In A Place Where Valor Lies

May 23, 2009


In a place where courage and valor lie, Soldiers from the 3rd Infantry Regiment, known as “The Old Guard,” as well as ceremonial units from each branch of the military gathered on May 21st with full rucksacks. Their mission? To place American flags on each grave at Arlington National Ceremony. That’s more than 300,000 flags. “Flags In” as it is known, is the beginning of the Memorial Day weekend for military members and visitors to Arlington National Cemetery, a holiday for reflecting upon the sacrifices, commitment and valor of those who have given their lives in defense of this country.

Each service member participating had a ruck sack full of flags. Wooden crates containing more flags lined the roads of Arlington National Cemetery, where those participating could refill their ruck sacks as needed. When they were finished, each grave had a flag placed one foot from it’s base.


“It’s a privilege to be out here, it’s a very specific group that is allowed to do this,” said Sgt. Andrew Jansen of the Old Guard’s Headquarters Company. This is the 5th year that Jansen has had the honor of participating.1

They take this job seriously. Afterall, their mission is to ensure that those whose resting place is there, is honored. It’s important to do so, especially on the day set aside to honor the sacrifices of the brave souls buried there. Some of those who had the honor of participating, brought their families along to witness. Children could occasionally be seen carrying tall stacks of flags, some taller than they were, and handing them to the service members whose job it was to place a flag at each grave.

They sometimes took the time to pause and salute, as they placed a flag on certain graves, those of Medal of Honor recepients, such as SPC Ross A. McGinnis who gave his life, by throwing himself on a grenade to save the lives of his fellow Soldiers.2 Old Guard Soldiers will stand watch at Arlington National Cemetery throughout the Memorial Day weekend.


Arlington National Cemetery isn’t the only place where you’ll see a sea of flags proudly waving at the graves of fallen warriors. In Veterans Cemeteries across the country, a similar mission was accomplished. In civilian cemeteries, you’ll also see flags standing proudly on the graves of military veterans. As you go about your weekend, whatever you have planned, take time to think about what these men and women have given for us as a nation. I urge you to take part in the National Moment of Silence on Monday at 3pm local time. If you visit a cemetery and see flags on certain graves, please take a moment to reflect upon what those flags mean. Take a moment to say thanks that brave warriors such as these, have willingly sacrificed to ensure our freedoms. They deserve this honor.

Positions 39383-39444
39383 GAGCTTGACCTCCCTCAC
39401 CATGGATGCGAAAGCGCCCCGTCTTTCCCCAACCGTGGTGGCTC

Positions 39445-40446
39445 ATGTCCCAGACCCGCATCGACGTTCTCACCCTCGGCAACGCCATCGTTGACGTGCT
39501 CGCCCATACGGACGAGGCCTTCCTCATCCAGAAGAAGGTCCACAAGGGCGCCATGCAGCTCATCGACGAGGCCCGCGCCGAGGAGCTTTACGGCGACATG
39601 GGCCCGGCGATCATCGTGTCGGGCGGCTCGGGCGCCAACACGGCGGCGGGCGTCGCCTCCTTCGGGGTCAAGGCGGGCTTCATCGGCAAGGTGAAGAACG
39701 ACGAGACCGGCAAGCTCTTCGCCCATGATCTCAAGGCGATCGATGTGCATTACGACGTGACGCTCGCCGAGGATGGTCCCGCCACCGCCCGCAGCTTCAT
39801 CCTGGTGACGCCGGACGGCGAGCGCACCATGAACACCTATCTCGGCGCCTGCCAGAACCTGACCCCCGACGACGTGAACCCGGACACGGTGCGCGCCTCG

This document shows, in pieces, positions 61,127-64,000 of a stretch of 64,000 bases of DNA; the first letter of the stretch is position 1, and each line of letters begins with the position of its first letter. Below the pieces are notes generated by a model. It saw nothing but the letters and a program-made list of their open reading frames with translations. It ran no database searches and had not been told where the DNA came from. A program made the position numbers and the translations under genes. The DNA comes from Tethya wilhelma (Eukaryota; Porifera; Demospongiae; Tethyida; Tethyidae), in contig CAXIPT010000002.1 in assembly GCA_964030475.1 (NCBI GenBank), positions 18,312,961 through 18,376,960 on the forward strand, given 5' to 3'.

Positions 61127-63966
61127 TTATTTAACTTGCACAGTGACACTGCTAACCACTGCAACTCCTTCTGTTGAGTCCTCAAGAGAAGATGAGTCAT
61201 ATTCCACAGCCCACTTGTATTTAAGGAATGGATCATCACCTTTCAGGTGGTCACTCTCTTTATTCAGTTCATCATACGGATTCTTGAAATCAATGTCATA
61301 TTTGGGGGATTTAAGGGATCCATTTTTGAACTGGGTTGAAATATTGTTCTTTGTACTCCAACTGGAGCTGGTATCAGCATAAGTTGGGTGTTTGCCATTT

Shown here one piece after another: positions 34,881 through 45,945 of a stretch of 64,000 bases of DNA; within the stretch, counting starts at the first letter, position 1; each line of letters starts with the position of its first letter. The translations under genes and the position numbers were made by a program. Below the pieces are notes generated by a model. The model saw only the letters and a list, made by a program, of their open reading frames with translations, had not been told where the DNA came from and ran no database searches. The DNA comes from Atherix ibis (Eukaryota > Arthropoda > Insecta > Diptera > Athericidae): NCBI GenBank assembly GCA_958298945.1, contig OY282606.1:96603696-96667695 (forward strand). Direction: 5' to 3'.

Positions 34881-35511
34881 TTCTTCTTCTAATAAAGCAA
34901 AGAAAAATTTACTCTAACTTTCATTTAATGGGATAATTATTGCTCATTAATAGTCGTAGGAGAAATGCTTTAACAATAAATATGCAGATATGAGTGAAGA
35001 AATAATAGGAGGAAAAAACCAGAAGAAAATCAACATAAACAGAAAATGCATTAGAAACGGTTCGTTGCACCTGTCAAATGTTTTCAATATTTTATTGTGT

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One Response to “In A Place Where Valor Lies”

  1. Hot News » Arlington National Cemetary on May 26th, 2009 12:30 am

    [...] Arlington National Cemetery, in Arlington, Virginia is a military cemetery in the United States, established during the American Civil War on the grounds of Arlington House, formerly the estate of the family of Robert E. Lee’s wife Mary Anna (Custis) Lee, a descendant of Martha Washington. The cemetery is situated directly across the Potomac River from Washington, D.C. and near The Pentagon. It is served by the Arlington Cemetery station on the Blue Line of the Washington Metro system.More than 300,000 people are buried in an area of 624 acres (2.53 km2). Veterans and military casualties from every one of the nation’s wars are interred in the cemetery, from the American Revolution through the military actions in Afghanistan and Iraq. Pre-Civil War dead were reinterred after 1900.Arlington shares with Mill Springs National Cemetery, the only other open cemetery in the system, the distinction of being the oldest military burial groue-in the United States.The first soldier to be buried at Arlington was Private William Henry Christman of Pennsylvania May 13 1864.Arlington National Cemetery and the United States soldiers and airmen of the Home National Cemetery are administered by the Department of the Army. Other national cemeteries are administered by the Department of Veterans Affairs or the National Park Service.Arlington House (Custis-Lee Mansion) and its grounds are managed by the National Park Service as a memorial to Lee. History "The grounds on the house, we pray for those who lost their lives." Meigs wrote, "are admirably adapted to such use." Burials in fact started in Arlington, even before the ink has been deleted on the Meigs proposal.Custis Lee, heir to the property, sued the government claiming ownership of land. After the Supreme Court ruled in favor of Lee, Congress returned the land to him, and then one year later he was sold for $ 150,000 before the Civil War, Robert E. Lee graduated from West Point and an officer in the United States Army. Usefull Posts In A Place Where Valor Lies : A Soldier’s Mind………Memorial Day « Delta Whiskey… « Home Depot Memorial Day Hours Battle Of The Bulge » © 2009 var gaJsHost = ((”https:” == document.location.protocol) ? “https://ssl.” : “http://www.”); document.write(unescape(”%3Cscript src=’” + gaJsHost + “’ type=’text/javascript’%3E%3C/script%3E”)); try { var pageTracker = _gat._getTracker(”UA-7655051-1″); pageTracker._trackPageview(); } catch(err) {} cnsd=document; cnst=escape(cnsd.title); cnst=cnst.replace(/+/g,’%2B’); cnsa=navigator.appName; cnsn=(cnsa.substring(0,2)==’Mi’)?0:1; cnss=screen;cnspx=(cnsn==0)?cnss.colorDepth:cnss.pixelDepth; if (cnsd.getElementById) { var i=cnsd.createElement(’img’); var iurl=’′; var amp=String.fromCharCode(38); iurl+=amp+’e=’+cnss.width+’.'+cnss.height; iurl+=amp+’d=’+cnspx+amp+’r=’+escape(cnsd.referrer); iurl+=amp+’p=’+escape(cnsd.location)+amp+’t=’+cnst; i.src=iurl; i.width=1;i.height=1;i.border=0; cnsd.getElementById(’cnstats_span’).appendChild(i); } [...]